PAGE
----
Explore our top four donor segmentation tips in this cheat sheet.

Donor Segmentation Cheat Sheet: Top 4 Tips

We’ve covered the basics of segmentation and eight common segments your team can use to understand your donors. Now, let’s cover a few tips and best practices to help your organization be successful in its donor segmentation efforts.

Explore our four top donor segmentation tips.

A clean database is crucial for effective donor segmentation.

Ensure your database is clean and well-maintained.

To segment your donors, you first need data to organize. But, not just any donor data— clean, accurate data contained in a well-maintained database.

Data hygiene is the ongoing process of keeping your database as accurate as possible. Something as simple as one missed keystroke can result in inaccurate data and, with it, inaccurate donor segments. 

There are two main facets of nonprofit data hygiene:

  • Conducting an initial clean-up. If your team hasn’t directly prioritized data hygiene in the past, it’s best to conduct an initial audit and clean-up to ensure you’re starting on level ground. Check for errors such as nonstandard data entries, incorrect entries, incomplete entries, and duplicate entries.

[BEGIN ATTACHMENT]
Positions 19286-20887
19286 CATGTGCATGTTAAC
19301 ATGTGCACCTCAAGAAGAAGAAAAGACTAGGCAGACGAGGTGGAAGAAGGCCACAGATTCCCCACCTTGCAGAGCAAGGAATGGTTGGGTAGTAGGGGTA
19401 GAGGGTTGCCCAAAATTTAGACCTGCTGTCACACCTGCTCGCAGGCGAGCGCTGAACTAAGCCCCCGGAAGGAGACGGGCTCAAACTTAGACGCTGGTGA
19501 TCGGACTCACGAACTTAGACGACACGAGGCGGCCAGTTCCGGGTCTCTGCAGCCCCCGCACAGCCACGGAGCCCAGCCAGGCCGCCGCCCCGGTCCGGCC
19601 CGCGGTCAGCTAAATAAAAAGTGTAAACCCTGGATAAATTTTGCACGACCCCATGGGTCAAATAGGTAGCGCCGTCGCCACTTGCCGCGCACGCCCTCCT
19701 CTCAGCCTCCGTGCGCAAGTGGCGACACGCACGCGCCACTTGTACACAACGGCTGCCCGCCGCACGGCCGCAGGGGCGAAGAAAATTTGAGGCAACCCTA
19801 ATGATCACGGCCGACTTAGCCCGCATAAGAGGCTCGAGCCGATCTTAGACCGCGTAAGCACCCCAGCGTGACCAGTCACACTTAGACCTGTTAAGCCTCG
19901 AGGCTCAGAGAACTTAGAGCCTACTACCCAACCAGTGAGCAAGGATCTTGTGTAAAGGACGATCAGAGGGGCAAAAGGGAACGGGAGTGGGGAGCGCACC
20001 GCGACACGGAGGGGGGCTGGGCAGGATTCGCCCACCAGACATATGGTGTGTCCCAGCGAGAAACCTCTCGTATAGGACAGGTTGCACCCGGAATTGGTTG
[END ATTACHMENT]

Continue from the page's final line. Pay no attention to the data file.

• Creating ongoing data management standards. One initial clean-up isn’t enough to have an effective database. You need to create ongoing standards and communicate them across your team. For example, how will addresses be standardized, so they’re entered in the correct format, every time? There should be rules for handling errors when they’re noticed, as well.

Nonprofit data management can be overwhelming. After all, as a nonprofit professional, you’re working with more tech solutions to conduct operations than ever before. If your database is drowning in disorganized data, it might be useful to hire a consultant that can assist with nonprofit data management.

Software integrations can help with donor segmentation.

Integrate your software solutions for a complete, accurate picture.

As you may have noticed from the eight segment ideas shared earlier in this piece, donor segmentation draws data from a variety of sources. For example, let’s look at just one potential segmentation strategy: Engagement Type.